Are Probation Officers Considered Cops?
You know that probation officers play a pivotal part in the criminal justice system. But are they considered cops?
What are the differences between a probation officer and a police officer? Are probation officers and police officers authorized to carry and use firearms? What are their respective roles and responsibilities?
Do not confuse a probation officer with a parole officer. While probation officers and cops are both law enforcers and have similar duties, they have different roles.
This article distinguishes probation officers from police officers by explaining their respective roles and responsibilities. To learn more about their similarities and differences, visit Lookupinmate.org.
Are Probation Officers Considered Cops?
Technically, probation officers are in service of judiciary law-enforcement stations. They help administer justice and safety security maintenance in the community. Probation officers are present in court hearings to provide information on individuals in a trial.
Probation officers’ tasks include assisting and administering the law to people convicted of a crime and serving time on probation. Individuals on probation have guidelines and conditions to follow to prevent imprisonment.
Probation officers ensure that the convicted individuals meet these conditions.
A popular myth about probation is that a person on probation has been in jail. The truth is a person can proceed in a sentencing process without spending a day in prison.
In the past, probation officers were only in juvenile courts to assist young adults and prevent them from committing criminal acts. These days, probation officers are also in adult courts to do the same service.
If probation officer desires to change career and transition to be part of the local police department, federal organizations, or a county sheriff’s office, they may do so.
Probation officers must comply with the local jurisdiction’s basic standards and requirements to become cops.
‘Cop’ and ‘police officer’ are the same term for a law enforcement officer. ‘Cop’ is an informal term referring to a police officer. Most law enforcement officers prefer ‘police officer’ to ‘cop.’
Probation officers are required to finish training to become police officers. Though this transition is possible, it may not be easy.
Police officers can be probation officers if they want to. It is easier for police officers to become probation officers than vice-versa.
Police officers have broad experience with an understanding of the law, court proceedings, and individuals, unlike probation officers. Their vast knowledge of the law makes police officers qualified to be probation officers.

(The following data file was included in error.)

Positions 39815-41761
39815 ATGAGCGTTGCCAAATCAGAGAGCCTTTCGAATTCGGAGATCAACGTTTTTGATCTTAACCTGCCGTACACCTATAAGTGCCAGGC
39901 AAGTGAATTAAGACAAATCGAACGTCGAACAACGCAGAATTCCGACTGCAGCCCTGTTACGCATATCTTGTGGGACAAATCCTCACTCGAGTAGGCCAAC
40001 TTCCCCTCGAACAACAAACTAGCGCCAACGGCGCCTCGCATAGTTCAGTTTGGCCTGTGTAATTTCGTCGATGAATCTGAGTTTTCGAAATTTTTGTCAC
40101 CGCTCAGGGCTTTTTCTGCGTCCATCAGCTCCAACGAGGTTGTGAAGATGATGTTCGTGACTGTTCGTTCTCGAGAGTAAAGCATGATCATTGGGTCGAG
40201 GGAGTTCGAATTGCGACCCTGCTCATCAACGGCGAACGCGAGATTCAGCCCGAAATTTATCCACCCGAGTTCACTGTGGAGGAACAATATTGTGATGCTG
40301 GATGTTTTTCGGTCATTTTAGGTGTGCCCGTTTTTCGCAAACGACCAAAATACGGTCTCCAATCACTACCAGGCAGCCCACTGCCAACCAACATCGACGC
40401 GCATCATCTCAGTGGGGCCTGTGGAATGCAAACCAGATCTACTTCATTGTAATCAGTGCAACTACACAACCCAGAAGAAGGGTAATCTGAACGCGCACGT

Probation officers and police officers are both peace officers.
A peace officer is a person designated and authorized by law to exercise peace officer power, such as powers of arrest and possess firearms while on duty. A peace officer has to ensure the safety and security of their community.
Designated peace officers include both probation and police officers.
Differences Between a Probation Officer and a Police Officer
The probation officer’s focal point of responsibility is to help reform convicted people’s lives. A probation officer serves as a guide and support for people who got sentenced to probation by a court.
Probation officers talk to offenders and their families, keep progress records, and connect with other agencies. Their responsibilities include preparing reports for court hearings and reporting to the court if the offender is complying with their probation conditions or not.
Testifying in trials about an offender’s compliance or non-compliance is also a part of a probation officer’s duty.
Becoming a probation officer requires a bachelor’s degree in social work, criminal justice, or behavioral science. You must also be at least 21 years old, have passed the background check and substance screening, and have a valid driver’s license.
A police officer’s work primarily enforces the laws of the state they reside in. It includes patrolling the streets, making arrests, maintaining peace, providing evidence in court, investigating crimes, and responding to emergency calls.
It is vital to know that training to become a police officer is very different from a probation officer’s training.
The probation department and various law enforcement agencies differ depending on the city, state, or county.
What primarily differentiates a probation officer from a police officer is that the former is not involved in the process of criminal justice until individuals are convicted.
While cops’ primary duty is to prevent crime from taking place or arrest law offenders, probation officers prevent the ones already convicted from committing another crime.
While on the job, police officers are required to wear a uniform, unlike probation officers. To publicly identify themselves, probation officers wear clothes with their agency’s mark.
Besides having separate offices, police officers and probation officers have different agencies. Therefore, they have different supervisors, budgets, rules, and chains of command.
Whether or not a probation officer can carry a firearm depends on the location. Around 65% of probation districts in the Federal system authorize probation officers to be armed.
An officer’s location plays an important role in his duties. In fact, in some states like Texas, a probation officer has the same status as a police officer.